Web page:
Fish and Wildlife Task Force holds final meeting in Casper
Casper – On March 20, the Governor’s Fish and Wildlife Task Force held their final meeting to discuss the outcomes of the program review of the Wyoming Game and Fish Department (WGFD) and to finalize their recommendations for the Governor’s consideration.
The Fish and Wildlife Task Force was created by Gov. Matt Mead in 2015 to look at future funding for wildlife management in the state of Wyoming, says Governor’s Office Policy Advisor Matt Fry.
“In 2013, the Legislature debated increasing license fees for the WGFD, and that was unsuccessful,” he explains.
Fry continues, “There were a number of hunters, anglers and general sportsmen’s groups that met with the Governor and asked if he would be willing to set up some sort of a task force or group that would look at opportunities for broadening and stabilizing funding and finding additional opportunities for the department to support wildlife management.”
The 19-member task force boasts a wide variety of experts and stakeholders spanning across the outdoor industry.
The task force meeting ended with approximately 10 recommendations, which will be presented to the Governor.
WGFD Director Scott Talbott explains that an external review of WGFD programs and fund usage was one of the primary recommendations of the task force.
“There was an inquiry from the task force to have a review of WGFD programs,” he says. “An outside group came in and did that review. It was finalized and published in 2016. This was the first chance for the task force to discuss the report.”
The review looked at 12 WGFD programs and asked the question, “Were we were spending the money we were getting in an effective manner?” Talbott comments.
He continues, “The report to the task force clearly indicated that the funds were being used effectively.”
“The task force spent quite a bit of time talking about the role of those who hunt, fish and use wildlife in other ways and how they pay for management,” says Talbott.
He notes that historically, hunters and anglers have funded all of wildlife management.
In 2005, the state began allocating funds from its General Fund dollars to wildlife management.
“Since that time, there were five WGFD programs that were covered by the General Funds, and those programs were aquatic invasive species, sage grouse, wolves, our vet services program and our sensitive species program,” explains Talbott.
According to Talbott, the reasoning behind the change in 2005 was because those five programs impact the entire state, rather than just hunters and anglers.
“It was felt that the general public could participate in the funding those, and that’s when General Fund monies became available,” he says. “However, this year, the Legislature cut funding from the General Fund.”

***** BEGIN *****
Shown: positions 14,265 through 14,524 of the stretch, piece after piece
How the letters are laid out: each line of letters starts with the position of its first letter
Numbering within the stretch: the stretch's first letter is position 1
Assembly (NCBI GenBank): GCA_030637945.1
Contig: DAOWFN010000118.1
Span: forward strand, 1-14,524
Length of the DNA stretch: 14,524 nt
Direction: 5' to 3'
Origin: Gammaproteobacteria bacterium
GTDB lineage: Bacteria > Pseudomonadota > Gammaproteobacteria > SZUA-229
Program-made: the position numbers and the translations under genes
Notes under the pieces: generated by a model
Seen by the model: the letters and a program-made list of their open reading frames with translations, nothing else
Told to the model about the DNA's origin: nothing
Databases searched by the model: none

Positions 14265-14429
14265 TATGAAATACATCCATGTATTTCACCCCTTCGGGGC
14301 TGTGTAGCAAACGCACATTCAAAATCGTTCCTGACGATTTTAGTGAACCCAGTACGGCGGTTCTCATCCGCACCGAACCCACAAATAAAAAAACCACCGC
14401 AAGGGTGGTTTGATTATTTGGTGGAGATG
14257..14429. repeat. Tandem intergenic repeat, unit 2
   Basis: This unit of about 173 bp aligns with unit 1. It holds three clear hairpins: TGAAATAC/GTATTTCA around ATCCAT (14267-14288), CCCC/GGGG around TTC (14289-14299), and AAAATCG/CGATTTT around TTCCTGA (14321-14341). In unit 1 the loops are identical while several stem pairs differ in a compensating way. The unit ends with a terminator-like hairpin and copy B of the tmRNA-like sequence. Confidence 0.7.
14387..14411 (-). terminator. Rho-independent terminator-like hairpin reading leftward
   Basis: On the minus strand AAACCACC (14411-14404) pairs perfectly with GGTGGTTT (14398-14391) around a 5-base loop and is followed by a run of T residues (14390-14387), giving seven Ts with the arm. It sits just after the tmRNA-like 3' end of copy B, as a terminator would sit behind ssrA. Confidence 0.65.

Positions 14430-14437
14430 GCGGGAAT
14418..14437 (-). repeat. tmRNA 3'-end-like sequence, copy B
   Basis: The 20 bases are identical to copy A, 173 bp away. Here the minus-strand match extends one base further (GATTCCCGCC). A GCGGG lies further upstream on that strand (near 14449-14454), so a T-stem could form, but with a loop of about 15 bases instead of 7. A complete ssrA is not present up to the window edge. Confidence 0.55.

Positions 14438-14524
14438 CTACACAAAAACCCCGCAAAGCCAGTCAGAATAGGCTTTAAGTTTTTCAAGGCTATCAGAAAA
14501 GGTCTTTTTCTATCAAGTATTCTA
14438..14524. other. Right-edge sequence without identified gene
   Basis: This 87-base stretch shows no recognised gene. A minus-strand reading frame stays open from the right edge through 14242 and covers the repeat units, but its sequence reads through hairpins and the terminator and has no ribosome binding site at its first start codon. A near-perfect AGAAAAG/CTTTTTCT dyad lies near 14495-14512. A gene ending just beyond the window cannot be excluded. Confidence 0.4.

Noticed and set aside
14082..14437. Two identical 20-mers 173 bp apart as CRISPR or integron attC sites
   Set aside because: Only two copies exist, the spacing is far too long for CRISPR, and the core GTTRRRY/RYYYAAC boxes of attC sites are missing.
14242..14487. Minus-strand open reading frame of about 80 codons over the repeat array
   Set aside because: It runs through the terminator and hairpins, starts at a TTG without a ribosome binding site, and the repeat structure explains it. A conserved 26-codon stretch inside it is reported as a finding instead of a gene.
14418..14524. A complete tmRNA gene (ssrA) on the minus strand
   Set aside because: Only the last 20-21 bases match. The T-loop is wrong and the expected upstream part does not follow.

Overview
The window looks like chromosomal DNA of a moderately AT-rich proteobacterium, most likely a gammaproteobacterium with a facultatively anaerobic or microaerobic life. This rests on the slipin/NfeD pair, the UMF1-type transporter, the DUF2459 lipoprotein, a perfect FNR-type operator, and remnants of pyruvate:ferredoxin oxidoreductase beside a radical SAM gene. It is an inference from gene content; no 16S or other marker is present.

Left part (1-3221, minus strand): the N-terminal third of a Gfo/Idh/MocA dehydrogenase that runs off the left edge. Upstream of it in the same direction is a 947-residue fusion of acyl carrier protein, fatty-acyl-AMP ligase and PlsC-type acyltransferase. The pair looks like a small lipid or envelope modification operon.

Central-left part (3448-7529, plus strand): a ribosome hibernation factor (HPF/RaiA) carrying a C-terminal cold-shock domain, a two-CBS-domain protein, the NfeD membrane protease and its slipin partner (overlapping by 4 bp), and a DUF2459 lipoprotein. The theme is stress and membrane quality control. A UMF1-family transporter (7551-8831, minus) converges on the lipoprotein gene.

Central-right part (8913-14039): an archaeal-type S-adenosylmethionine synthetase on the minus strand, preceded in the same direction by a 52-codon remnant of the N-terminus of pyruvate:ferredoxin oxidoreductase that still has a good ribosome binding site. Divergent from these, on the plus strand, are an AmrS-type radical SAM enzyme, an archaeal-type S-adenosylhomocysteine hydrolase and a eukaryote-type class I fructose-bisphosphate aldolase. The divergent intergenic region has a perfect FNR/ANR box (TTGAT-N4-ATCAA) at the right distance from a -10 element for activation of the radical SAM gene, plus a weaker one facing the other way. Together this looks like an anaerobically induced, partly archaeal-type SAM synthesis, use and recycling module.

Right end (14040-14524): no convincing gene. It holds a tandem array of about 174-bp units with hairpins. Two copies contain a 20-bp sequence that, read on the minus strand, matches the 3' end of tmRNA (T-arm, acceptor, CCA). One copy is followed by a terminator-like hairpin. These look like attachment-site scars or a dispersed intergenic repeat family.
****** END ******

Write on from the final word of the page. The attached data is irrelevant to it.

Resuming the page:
The task force recommended a bifurcation of the WGFD budget, so hunters and anglers would only pay for programs that support game animals and a different funding source would be used for non-game animals.
“They recommended generally funding those programs that did not benefit hunters and anglers or looking for alternative funding sources,” comments Talbott.
He continues, “The task force recommended that those programs that involved hunting or fishing be funded by the licenses and fees, and the Wyoming Game and Fish Commission would have the authority to set those fees.”
Maneuverability and license prices were another big discussion topic for the task force, says Talbott.
“When we look at the issue, the price of licenses are set in Wyoming Statute, and when we look at license numbers, those are established by Commission on an annual basis,” he explains.
Talbott continues, “WGFD also receives federal funding from taxes on the sale of guns, ammo, boats and fishing equipment. The amount that Wyoming receives changes, and there are many other issues that influence fluctuations, sometimes really dramatically year-to-year.”
To allow for greater flexibility and increase ability to respond to fluctuations, the task force discussed transitioning some authority to set license fees to the Game and Fish Commission.
“There was a discussion about moving license fee authority to the Game and Fish Commission, so the Commission could respond to those fluctuations in a more timely manner,” he notes.
“There is a lot of uncertainty ahead for funding of WGFD and its management of the public’s wildlife,” says Talbott.
According to Fry, the March meeting is expected to be the last formal meeting of the task force.
After the recommendations are finalized, those accepted by the Governor will be sent to a legislative committee for review.
The task force’s recommendations will be made available to the public once they are finalized.
Emilee Gibb is editor of Wyoming Livestock Roundup and can be reached at firstname.lastname@example.org.